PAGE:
The Lawrenceville Performing Arts Center is on track to complete a $35 million expansion in the spring, and it will have new health and safety measures intended to prevent the spread of diseases, including coronavirus.
Downtown Lawrenceville is a mix of the old and new, with historic landmarks such as the Gwinnett Historic Courthouse, which was built in 1885, along with newer shops, restaurants and housing.
Lawrenceville City Manager Chuck Warbington envisions the city’s College Corridor as being something akin to what people would expect to see at a Hollywood film premiere once it is finished.
The Lawrenceville City Council recently approved a rezoning application and special use permit to allow for a 132-unit retirement community, independent living facility. The development will be age‐restricted to residents 55 years old and older.
Officials from Family Promise of Gwinnett had reason to cheer Monday night after they got the green light from the Lawrenceville City Council to operate a homeless shelter in the city.
With the way 2020 has gone so far, it’s never too early for some good news — even if you have to wait until Christmas. That’s how the city of Lawrenceville feels about its latest announcement that Santa Claus is coming to town, and he’s bringing fireworks.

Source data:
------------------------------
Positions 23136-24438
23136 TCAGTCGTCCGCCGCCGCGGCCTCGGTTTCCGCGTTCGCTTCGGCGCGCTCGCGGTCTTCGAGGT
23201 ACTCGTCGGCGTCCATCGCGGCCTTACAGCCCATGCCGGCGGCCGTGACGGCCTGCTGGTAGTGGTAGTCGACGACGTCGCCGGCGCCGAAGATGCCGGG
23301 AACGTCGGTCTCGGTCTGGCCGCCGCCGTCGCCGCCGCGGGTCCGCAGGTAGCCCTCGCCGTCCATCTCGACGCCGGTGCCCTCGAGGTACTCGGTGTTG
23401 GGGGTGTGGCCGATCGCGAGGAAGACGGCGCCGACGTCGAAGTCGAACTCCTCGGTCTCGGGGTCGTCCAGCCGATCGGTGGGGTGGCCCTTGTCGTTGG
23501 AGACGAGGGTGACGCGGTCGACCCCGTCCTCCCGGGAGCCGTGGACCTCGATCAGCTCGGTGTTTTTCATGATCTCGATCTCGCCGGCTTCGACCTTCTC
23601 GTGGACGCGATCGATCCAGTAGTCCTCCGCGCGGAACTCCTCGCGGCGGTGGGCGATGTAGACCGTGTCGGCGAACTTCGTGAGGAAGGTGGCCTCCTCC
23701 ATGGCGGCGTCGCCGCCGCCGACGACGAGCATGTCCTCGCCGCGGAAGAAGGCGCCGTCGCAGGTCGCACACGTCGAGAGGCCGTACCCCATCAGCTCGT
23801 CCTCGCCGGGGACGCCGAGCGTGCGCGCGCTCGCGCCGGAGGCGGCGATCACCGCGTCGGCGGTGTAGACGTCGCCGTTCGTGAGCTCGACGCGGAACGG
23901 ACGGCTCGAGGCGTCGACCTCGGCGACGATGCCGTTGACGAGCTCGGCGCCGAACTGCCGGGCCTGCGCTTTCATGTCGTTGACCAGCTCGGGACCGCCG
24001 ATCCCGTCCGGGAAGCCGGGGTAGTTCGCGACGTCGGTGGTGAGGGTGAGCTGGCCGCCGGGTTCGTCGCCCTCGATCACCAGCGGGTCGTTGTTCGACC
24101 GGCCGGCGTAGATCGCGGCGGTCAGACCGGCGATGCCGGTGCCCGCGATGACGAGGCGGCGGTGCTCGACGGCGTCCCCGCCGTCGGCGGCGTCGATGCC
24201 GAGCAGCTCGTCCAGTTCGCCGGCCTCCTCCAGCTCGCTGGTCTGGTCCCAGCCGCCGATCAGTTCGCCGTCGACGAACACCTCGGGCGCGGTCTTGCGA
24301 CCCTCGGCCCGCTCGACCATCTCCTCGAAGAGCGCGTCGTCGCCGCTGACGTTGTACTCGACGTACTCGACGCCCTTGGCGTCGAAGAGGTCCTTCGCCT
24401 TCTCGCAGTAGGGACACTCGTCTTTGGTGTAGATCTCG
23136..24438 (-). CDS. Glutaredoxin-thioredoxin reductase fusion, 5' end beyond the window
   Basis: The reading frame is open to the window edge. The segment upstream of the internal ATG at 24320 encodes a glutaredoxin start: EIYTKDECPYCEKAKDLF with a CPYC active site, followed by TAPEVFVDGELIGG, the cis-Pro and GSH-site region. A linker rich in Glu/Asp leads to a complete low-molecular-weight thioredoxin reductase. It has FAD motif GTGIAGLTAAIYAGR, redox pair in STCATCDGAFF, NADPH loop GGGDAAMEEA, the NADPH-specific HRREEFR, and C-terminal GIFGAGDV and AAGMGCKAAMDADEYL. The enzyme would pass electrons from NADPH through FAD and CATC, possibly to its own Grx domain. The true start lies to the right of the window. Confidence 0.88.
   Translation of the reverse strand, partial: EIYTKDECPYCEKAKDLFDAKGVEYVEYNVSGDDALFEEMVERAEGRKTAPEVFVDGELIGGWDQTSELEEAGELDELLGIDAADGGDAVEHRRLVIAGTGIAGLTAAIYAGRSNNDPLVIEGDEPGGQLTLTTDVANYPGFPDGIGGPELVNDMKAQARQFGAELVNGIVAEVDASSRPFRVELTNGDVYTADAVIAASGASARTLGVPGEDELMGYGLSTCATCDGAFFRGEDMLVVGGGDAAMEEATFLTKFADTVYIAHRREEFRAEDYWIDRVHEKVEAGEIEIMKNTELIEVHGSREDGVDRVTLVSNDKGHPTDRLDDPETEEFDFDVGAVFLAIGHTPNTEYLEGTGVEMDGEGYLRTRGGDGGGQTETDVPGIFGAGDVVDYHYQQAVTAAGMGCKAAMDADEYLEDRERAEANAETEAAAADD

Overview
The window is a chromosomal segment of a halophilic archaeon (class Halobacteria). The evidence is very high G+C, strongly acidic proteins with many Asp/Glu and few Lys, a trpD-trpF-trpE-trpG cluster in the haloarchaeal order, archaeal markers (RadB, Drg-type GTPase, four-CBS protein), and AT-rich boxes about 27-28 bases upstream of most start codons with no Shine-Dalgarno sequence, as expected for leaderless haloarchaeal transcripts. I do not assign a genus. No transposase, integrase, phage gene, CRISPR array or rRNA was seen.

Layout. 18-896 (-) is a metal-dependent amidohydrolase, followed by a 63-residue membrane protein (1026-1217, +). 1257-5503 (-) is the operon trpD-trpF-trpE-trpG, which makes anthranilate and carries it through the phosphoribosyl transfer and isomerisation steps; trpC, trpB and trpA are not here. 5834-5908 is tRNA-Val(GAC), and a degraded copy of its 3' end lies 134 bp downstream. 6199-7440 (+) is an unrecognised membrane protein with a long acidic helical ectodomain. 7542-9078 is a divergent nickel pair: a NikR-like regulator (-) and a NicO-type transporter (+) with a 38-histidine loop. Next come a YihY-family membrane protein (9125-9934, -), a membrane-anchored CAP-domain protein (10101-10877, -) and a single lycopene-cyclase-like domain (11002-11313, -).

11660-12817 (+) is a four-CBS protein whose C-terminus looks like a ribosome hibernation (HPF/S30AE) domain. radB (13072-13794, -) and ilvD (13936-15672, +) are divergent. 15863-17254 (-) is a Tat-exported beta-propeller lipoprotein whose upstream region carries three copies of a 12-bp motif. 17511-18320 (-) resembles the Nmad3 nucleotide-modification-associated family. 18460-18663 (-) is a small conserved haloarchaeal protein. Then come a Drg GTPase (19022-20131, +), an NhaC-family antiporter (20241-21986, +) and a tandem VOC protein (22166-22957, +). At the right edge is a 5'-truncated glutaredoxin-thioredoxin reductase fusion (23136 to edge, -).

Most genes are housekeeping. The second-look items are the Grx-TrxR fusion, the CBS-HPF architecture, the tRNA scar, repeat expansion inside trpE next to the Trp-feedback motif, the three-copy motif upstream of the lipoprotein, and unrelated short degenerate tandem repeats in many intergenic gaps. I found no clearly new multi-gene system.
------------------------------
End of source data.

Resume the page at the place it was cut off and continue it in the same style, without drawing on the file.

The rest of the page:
Gwinnett County will buy the city of Lawrenceville’s water system. County commissioners approved the sale Tuesday, after the city council passed the measure the day before.
At the city’s most recent council meeting, Mayor David Still read a proclamation declaring Lawrenceville as a Purple Heart City by the Military Order of the Purple Heart.
The Lawrenceville City Council recently approved an agreement with the Downtown Development Authority to purchase 512 West Crogan Street, also known as Villa Lodge & Suites.
The city of Lawrenceville plans to sell its water system to Gwinnett County.